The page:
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Pregnancy Detection via the Early Conception Factor Assay
by Darrel J. Kesler, Teresa L. Steckler, Raymond N. Summers, and Theodore F. Lock


TAKE HOME MESSAGES

  • Both the ECF and progesterone assays were 100 percent accurate in diagnosing open cows (cows open ÷ cows diagnosed open) although eight of the cows diagnosed pregnant via ECF, and two cows diagnosed pregnant via progesterone were open. Both pregnant cows were diagnosed pregnant with both assays.
  • Although both assays were 100 percent repeatable, three of the four non-inseminated cows were diagnosed pregnant by the ECF assay. Therefore, these authors can not recommend the early conception factor assay; however, further research is warranted.

INTRODUCTION

A new method of pregnancy detection has been advertised. This method involves the assay of serum samples collected 12 to 48 hours after insemination. The manufacturer (Concepto Diagnostics of Knoxville, TN) reports that it “is a unique immunoassay to identify the open cow within 12-48 hours of breeding. The test is conducted only on serum samples using the monoclonal-polyclonal antibody ‘dip stick’ methodology with gold as the indicator. This is not an absolute diagnosis of open cows. There are approximately 4 percent false positive results in serum samples collected 12-24 hours” after insemination. Because the manufacturer does not identify the compound being assayed and because no early conception factor has been reported in the scientific literature, the authors purchased kits and evaluated the assay on a group of cows synchronized with the “OvSync” procedure.

MATERIALS AND METHODS

Early conception factor kits were purchased from Concepto Diagnostics (Knoxville, TN) and used for three evaluations. The early conception factor assay utilizes test cassettes, droppers, and wash solution. Test cassettes are removed from a foil pouch and labeled. One drop of serum is added to the well in the cassette followed by four drops of wash solution. Results are read 0.5 to 2 hours later by observing for the presence of one (nonpregnant) or two (pregnant) bands. Materials for 25 assays and were purchased for $128 ($5.12 per assay).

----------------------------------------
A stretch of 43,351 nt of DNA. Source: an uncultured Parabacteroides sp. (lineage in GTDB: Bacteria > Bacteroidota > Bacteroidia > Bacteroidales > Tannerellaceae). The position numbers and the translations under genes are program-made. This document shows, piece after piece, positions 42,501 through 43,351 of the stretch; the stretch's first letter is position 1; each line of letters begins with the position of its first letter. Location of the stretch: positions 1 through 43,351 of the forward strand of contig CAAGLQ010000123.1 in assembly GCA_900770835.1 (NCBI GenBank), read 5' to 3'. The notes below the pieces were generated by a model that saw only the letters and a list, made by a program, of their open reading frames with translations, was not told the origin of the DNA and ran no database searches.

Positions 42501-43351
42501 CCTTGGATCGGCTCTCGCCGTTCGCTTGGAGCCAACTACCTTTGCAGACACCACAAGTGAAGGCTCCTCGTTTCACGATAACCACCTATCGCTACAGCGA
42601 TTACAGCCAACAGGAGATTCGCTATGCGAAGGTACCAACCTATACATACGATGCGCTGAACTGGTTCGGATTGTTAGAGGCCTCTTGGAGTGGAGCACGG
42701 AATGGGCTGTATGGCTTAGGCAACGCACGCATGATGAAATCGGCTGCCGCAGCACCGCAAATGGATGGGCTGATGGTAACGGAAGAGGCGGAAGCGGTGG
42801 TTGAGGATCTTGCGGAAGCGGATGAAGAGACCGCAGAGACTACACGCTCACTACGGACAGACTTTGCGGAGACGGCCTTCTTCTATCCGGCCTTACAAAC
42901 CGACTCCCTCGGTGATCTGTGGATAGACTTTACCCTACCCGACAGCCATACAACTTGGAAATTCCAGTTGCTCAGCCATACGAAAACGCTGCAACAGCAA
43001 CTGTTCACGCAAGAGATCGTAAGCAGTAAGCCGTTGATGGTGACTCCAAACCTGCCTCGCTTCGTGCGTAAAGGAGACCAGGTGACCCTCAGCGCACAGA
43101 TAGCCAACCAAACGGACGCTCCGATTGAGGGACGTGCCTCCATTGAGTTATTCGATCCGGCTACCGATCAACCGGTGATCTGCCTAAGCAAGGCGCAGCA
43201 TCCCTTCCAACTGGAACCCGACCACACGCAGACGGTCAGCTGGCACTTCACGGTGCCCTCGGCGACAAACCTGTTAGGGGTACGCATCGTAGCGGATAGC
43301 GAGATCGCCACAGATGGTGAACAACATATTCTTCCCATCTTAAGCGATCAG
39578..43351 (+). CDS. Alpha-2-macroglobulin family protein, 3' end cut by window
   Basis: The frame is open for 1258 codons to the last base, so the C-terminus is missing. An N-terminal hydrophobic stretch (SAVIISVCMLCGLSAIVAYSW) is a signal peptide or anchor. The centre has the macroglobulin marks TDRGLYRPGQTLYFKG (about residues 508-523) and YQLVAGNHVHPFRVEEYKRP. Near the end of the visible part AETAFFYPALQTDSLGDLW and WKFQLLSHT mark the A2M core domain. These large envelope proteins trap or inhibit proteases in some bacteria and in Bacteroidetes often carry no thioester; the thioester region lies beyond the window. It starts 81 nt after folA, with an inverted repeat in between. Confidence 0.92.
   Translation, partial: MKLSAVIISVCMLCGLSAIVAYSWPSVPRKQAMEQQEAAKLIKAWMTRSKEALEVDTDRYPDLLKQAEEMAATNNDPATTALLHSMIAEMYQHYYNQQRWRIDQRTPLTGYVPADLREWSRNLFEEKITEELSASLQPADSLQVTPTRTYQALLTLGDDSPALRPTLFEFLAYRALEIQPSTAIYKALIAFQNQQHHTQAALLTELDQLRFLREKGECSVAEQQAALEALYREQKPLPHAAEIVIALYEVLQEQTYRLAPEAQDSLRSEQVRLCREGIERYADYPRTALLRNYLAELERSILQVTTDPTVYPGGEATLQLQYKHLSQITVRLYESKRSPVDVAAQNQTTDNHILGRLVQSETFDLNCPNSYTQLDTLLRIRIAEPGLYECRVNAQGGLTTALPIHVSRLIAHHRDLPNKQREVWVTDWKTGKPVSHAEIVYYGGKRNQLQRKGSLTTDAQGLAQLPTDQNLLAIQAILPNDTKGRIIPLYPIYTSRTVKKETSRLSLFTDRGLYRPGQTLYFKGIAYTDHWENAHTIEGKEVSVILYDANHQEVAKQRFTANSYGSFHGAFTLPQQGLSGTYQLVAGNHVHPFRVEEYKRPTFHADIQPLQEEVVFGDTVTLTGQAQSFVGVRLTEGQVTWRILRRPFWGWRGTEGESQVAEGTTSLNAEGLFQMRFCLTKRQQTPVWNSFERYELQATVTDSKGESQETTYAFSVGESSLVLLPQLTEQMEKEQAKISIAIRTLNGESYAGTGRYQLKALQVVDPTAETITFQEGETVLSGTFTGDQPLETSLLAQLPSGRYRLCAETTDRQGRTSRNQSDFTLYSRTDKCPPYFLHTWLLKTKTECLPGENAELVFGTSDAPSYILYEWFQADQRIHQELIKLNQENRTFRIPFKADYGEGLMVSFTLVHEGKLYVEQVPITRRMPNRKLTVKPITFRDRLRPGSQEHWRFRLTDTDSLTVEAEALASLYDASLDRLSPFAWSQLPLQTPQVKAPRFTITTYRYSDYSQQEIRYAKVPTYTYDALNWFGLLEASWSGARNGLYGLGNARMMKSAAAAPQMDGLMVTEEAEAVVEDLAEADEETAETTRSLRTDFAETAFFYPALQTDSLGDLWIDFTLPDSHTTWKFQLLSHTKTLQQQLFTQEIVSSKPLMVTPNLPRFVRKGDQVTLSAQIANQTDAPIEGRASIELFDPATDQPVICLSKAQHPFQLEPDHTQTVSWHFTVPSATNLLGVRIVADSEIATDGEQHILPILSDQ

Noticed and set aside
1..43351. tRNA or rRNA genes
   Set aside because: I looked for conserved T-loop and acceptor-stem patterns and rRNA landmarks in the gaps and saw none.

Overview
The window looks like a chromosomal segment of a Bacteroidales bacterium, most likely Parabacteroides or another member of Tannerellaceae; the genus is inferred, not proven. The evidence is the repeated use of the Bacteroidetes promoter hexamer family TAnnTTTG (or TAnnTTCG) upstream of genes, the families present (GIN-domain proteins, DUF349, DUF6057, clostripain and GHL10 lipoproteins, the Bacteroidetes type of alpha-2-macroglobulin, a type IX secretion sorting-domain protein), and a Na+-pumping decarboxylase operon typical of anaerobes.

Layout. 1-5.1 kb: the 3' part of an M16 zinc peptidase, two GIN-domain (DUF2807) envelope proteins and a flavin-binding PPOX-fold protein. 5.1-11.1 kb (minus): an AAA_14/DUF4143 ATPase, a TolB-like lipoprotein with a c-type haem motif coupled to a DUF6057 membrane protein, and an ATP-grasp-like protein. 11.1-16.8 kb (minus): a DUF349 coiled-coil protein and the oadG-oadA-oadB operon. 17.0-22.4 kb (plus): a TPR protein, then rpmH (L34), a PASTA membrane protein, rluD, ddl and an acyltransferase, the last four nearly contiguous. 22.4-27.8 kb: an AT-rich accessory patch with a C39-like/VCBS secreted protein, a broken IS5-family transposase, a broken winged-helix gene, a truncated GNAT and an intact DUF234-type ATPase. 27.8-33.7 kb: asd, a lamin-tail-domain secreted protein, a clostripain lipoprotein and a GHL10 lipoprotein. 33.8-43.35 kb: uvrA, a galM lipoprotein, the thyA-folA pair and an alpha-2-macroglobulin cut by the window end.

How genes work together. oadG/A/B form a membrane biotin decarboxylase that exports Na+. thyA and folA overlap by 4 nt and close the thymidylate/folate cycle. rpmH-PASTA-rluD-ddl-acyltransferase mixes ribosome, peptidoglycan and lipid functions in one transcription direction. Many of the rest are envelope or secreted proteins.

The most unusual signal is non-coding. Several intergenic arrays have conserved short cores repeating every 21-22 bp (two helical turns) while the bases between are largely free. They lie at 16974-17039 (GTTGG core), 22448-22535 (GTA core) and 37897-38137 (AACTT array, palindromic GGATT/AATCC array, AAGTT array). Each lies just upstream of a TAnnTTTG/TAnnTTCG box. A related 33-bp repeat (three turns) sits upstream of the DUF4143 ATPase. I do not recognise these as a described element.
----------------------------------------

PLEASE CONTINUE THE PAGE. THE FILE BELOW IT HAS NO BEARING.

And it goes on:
Evaluation 1. A group of sixteen mature lactating cows were bled 30 hours and 21 days after insemination (day +1). Before insemination, cows were administered GnRH (day -9), PGF2" (day -2), and GnRH (day 0) for synchronization (the “Ovsync” procedure). Serum samples were assayed for early conception factor (+30 hour blood samples; ECF) and progesterone (day +21 blood samples; P4). Pregnancy was confirmed by transrectal ultrasonography 29 days post-insemination.

Evaluation 2. Four samples from evaluation 1 were randomly selected and assayed via the ECF assay a second time on another day.

Evaluation 3. Four samples from cows not inseminated were selected from another study and assayed via the ECF assay.

RESULTS AND DISCUSSION

Because it was difficult to ascertain the presence of the second band (the band indicating pregnancy) on the test cassettes, six individuals were asked to read the cassettes for pregnancy. Individuals read the cassettes without knowledge of the decision of the others. Four of the six individuals agreed in all cases.

In evaluation 1, two of the cows were diagnosed pregnant and 14 open by ultrasound. Both assays (ECF and progesterone) were 100 percent accurate in diagnosing open cows (cows open ÷ cows diagnosed open), although eight of the cows diagnosed pregnant via ECF and two cows diagnosed pregnant via progesterone were open (Table 1). This may suggest high embryonic loss. Both pregnant cows were diagnosed pregnant with both assays. In evaluation 2, both assays were repeatable (Table 1). In evaluation 3, three of the four non-inseminated cows were diagnosed pregnant (Table 1).

The ECF assay correctly identified open cows and pregnant cows although eight of the cows diagnosed pregnant were open. The eight open cows diagnosed pregnant may have had early embryonic loss. The assay was 100 percent consistent (evaluation 2). However, three of the non-inseminated cows were diagnosed pregnant (evaluation 3). Therefore, the assay is not measuring a substance produced by the embryo. However, because the assay correctly identified open cows and pregnant cows in evaluation 1 although eight of the cows diagnosed pregnant were open, the ECF assay may be assaying some factor associated with favorable establishment of pregnancy.

Progesterone was determined on day 21 as a control assay. Although progesterone has never been demonstrated to be 100 percent accurate because of embryonic loss, it was more reliable than the early conception factor assay. Therefore, these authors can not recommend the early conception factor assay, but the progesterone assay may be a useful management tool.

(Table can be viewed in the PDF file)

Table 1. Results of the early conception factor (ECF) and progesterone (P4) assays.


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